I was wondering if anyone can point me to a data structure that supports the following operations. Goal is to create a data structure $D$ that stores 64-bit integers and provides the following operations:
- min() in $O(1)$ worst-case time
- max() in $O(1)$ worst-case time
- predecessor($x$) find the greatest element $y \in D$ such that $y \leq x $ in $O(\log \|D\|)$ worst-case time
- add($x$) in $O(1)$ worst-case time under the variant that $x \geq \max()$. When $x = \max()$, this can just be a no-op, so can effectively be ignored since max() can be done in $O(1)$ time. In other words, $D$ is essentially a set.
- splice($x$) remove from $D$ all of the elements $y$ such that $y \leq x$. This should take worst-case time proportional to the number of elements removed (i.e. amortized $O(1)$ per element removed).
I don't have explicit space constraints, but I would prefer a linear space data structure.
A doubly-linked list can provide all of these requirements except for the predecessor query in the desired time. On the other hand, tree structures can provide the predecessor query with the desired time, but don't take advantage of the fact that the data inserted is non-decreasing. So insertions and deletions fall short. A circular-array seems like a close bet, but my window does not have a fixed size, and insertions really should take $O(1)$ worst-case time.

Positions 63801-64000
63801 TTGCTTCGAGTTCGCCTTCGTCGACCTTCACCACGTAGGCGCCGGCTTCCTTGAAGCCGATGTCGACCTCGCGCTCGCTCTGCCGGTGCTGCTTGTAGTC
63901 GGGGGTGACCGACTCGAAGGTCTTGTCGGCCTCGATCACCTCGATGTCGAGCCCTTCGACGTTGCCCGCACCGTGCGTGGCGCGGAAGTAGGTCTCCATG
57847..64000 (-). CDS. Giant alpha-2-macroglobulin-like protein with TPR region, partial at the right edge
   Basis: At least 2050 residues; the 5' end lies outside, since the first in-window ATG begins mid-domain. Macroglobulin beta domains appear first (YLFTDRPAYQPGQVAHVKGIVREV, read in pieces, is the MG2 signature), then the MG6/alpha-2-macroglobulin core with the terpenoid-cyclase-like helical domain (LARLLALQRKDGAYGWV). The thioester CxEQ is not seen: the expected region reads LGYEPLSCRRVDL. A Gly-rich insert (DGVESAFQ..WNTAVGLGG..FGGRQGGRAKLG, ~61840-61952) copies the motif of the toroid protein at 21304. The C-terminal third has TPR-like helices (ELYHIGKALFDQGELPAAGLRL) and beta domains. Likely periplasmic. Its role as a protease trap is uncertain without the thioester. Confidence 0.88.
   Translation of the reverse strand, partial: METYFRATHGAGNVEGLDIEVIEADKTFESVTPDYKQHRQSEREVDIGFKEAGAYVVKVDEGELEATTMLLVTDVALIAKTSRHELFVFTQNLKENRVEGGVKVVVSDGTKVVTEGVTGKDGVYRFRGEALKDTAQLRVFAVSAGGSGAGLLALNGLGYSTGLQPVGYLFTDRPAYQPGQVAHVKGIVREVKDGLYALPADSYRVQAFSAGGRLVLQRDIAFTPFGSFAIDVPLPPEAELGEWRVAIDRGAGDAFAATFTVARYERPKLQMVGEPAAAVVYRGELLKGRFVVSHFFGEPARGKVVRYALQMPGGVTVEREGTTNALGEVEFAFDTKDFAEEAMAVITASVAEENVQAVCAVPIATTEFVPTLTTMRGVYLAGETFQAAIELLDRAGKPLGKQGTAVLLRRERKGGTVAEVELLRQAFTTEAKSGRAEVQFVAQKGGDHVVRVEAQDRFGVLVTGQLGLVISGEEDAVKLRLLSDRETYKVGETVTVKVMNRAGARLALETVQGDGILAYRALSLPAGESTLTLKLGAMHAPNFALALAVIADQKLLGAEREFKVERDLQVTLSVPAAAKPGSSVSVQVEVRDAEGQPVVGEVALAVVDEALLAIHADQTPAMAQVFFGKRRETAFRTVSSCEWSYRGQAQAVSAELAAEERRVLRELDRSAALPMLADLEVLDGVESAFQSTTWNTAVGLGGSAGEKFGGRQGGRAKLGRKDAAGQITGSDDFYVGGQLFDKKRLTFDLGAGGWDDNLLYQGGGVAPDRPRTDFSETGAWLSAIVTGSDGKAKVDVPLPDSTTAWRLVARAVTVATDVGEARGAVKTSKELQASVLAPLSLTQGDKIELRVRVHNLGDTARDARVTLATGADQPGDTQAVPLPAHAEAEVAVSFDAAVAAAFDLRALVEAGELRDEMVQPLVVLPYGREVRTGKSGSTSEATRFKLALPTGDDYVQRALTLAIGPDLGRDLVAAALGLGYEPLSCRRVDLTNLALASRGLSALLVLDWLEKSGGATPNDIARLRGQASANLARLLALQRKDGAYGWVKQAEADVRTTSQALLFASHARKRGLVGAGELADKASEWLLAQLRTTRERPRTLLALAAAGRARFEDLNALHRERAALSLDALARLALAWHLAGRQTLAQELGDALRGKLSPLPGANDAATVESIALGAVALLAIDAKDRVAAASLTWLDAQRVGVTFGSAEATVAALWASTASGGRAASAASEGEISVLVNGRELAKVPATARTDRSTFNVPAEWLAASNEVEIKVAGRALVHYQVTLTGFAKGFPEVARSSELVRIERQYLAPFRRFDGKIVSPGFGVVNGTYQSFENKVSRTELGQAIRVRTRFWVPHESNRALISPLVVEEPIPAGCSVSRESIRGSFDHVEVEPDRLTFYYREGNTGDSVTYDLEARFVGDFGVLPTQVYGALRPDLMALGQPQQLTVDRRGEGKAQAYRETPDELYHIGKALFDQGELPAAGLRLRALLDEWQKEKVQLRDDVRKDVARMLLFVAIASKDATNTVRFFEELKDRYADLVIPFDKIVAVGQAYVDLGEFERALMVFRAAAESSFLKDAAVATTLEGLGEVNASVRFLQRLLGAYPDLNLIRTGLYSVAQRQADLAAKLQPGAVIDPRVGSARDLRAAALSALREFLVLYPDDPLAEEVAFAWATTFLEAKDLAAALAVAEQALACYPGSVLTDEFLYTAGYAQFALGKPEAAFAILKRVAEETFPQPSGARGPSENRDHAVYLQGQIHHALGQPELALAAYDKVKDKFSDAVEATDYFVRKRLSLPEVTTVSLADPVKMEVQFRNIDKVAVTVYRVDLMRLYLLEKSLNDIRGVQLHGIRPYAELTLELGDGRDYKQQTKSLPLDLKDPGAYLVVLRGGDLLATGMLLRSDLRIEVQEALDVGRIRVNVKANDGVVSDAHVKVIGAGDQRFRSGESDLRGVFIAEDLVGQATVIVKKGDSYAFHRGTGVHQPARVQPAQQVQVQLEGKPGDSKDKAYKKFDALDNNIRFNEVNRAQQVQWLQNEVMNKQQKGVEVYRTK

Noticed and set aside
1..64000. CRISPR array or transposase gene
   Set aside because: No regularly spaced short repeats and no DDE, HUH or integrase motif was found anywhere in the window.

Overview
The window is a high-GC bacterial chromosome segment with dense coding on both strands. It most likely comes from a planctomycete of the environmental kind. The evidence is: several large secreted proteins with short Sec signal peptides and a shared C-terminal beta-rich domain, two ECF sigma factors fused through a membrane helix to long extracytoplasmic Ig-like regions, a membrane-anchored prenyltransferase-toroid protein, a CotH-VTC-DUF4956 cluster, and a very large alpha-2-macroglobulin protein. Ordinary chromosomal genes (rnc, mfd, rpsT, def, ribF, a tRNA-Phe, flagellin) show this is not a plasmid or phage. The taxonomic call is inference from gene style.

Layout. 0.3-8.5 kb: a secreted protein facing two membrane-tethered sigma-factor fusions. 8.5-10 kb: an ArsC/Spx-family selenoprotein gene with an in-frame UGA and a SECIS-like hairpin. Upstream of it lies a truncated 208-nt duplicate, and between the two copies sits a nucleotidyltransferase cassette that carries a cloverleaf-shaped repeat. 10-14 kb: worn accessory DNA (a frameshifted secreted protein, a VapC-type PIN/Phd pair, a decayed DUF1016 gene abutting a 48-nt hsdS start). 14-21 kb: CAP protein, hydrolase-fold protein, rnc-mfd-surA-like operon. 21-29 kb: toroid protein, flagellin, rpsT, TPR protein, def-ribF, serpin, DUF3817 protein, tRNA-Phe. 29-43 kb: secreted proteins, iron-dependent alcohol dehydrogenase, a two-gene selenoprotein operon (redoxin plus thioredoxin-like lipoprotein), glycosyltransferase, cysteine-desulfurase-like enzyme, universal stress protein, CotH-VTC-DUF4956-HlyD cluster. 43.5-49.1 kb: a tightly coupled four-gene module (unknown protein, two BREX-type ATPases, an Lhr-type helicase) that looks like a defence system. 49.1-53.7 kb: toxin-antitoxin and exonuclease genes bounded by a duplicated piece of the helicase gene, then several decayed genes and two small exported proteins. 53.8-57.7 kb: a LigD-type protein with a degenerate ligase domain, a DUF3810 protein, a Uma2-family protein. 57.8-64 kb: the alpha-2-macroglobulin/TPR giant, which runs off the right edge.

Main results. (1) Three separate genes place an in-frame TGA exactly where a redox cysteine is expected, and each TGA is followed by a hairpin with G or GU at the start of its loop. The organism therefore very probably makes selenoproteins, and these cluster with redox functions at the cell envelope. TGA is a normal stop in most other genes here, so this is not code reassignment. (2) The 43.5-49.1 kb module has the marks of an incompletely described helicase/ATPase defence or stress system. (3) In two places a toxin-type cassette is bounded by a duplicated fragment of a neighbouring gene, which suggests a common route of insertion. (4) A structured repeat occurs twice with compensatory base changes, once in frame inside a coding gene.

Is this doable? If insertions were arbitrary, then this would clearly reduce to sorting... but in my case, the data inserted appears in sorted order.
I also noticed that a predecessor query can be reformulated in terms of a rank query followed by a select query, but I haven't been able to exploit existing dynamic rank-and-select data structures for this purpose.